Places of MindPosted: December 10, 2021
Places of Mind: A Life of Edward Said
read by Timothy Andrés Pabon
Tantor Audio (March 23, 2021)
print edition published by Farrar, Straus and Giroux
$21.43 for Audible members, more for non-members
purchased with an Audible credit
Edward Said (pronounced saī-eed) was a major figure in the intellectual life of the United States in the second half of the twentieth century. This book offers a comprehensive biography.
Said grew up in Cairo, although he was born in Jerusalem. His mother insisted on giving birth in Jerusalem because she lost a previous child at birth due to incompetent medical care in Cairo. Said’s father was an Arab who attained American citizenship, hence making Said a citizen at birth. His father was in the office equipment business and made a lot of money selling his merchandise to the occupying British government in Egypt.
Said’s parents sent him to school in the United States. He attended private institutions for his high school years, did his undergraduate work at Princeton, and received his doctorate from Harvard. He spent his entire teaching career at Columbia University, though he had regular sabbaticals and spent a lot of time abroad, particularly in the Middle East.
His life was in many ways bifurcated. He spent a good deal of time and energy supporting the Palestinian cause not only with his writing and speaking, but also being actively involved in organizations that supported the Palestinian people. At the same time his academic specialty was Western literature. He wrote his dissertation on Joseph Conrad, and he spent many years studying Jonathan Swift, never publishing the major work he had planned. His early work Beginnings discusses philosophy and intellectual pursuits, drawing on Western philosophy.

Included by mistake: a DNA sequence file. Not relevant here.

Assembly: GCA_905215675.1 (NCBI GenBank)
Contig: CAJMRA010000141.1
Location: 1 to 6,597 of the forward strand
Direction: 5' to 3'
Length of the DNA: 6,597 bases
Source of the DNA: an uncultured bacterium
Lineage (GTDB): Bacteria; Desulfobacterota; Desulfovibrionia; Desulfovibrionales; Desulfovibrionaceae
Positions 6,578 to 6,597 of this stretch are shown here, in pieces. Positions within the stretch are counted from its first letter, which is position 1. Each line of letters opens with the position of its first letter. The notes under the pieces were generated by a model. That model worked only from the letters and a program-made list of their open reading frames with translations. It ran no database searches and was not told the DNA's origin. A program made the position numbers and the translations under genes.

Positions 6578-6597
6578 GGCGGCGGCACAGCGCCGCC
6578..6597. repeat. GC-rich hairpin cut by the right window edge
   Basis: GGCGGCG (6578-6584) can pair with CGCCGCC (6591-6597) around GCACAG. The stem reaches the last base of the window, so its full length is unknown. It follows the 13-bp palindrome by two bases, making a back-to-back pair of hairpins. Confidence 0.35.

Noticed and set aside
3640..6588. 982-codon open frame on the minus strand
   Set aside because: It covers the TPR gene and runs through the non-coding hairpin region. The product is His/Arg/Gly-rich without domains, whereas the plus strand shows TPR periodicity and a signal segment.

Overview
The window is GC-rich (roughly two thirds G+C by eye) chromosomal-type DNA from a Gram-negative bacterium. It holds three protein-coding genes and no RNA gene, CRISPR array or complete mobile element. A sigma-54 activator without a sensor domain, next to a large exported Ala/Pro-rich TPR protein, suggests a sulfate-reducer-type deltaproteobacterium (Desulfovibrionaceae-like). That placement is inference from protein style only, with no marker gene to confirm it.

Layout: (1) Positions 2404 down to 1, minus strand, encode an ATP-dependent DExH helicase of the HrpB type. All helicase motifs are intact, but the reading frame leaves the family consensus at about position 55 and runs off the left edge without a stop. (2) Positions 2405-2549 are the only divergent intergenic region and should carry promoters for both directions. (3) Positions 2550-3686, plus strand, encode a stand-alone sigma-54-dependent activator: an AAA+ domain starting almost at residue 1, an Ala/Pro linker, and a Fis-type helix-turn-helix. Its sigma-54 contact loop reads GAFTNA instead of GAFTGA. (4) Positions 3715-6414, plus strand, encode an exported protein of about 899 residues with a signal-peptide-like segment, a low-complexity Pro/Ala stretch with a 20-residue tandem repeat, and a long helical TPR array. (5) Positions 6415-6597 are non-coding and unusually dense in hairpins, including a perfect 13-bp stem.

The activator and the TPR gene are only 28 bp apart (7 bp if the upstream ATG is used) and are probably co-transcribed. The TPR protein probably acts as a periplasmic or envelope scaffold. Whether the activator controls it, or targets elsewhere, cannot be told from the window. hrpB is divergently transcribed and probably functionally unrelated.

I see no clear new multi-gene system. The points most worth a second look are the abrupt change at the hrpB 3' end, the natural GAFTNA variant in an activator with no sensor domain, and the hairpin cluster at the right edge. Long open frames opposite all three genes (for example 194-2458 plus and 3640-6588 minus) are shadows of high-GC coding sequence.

The work Said did both in his Palestinian efforts and in academia did not isolate him from popular culture. It seems he liked American network television and enjoyed programs like The Mary Tyler Moore Show. If a family member needed a new stereo he took the lead in making the trip to the electronics store.
Said learned the piano as a child and played it all his life. While early on music was not part of his public persona, later in life he let that part out once he received a cancer diagnosis. He formed a partnership with conductor Daniel Barenboim and they structured an organization to provide music education to Palestinian young people.
Author Timothy Brennan was one of Said’s students at Columbia, but he is straightforward about Said’s faults. Said often treated his family poorly, and his ego could be oversize. While sometimes encouraging students he could also be unnecessarily harsh.
Timothy Andrés Pabon capably reads the book, skillfully navigating the many foreign phrases and names, although sometimes his cadence and rhythm do not seem to match the structure of the sentence. And he slips up here and there. He absolutely clobbers the names of both violinist Yehudi Menuhin and composer Leoš Janáček. In retrospect, given some of the complex philosophical concepts that Brennan discusses along with all the details about Said and those he encountered, it may be that one is better off reading Places of Mind in paper or e-book format.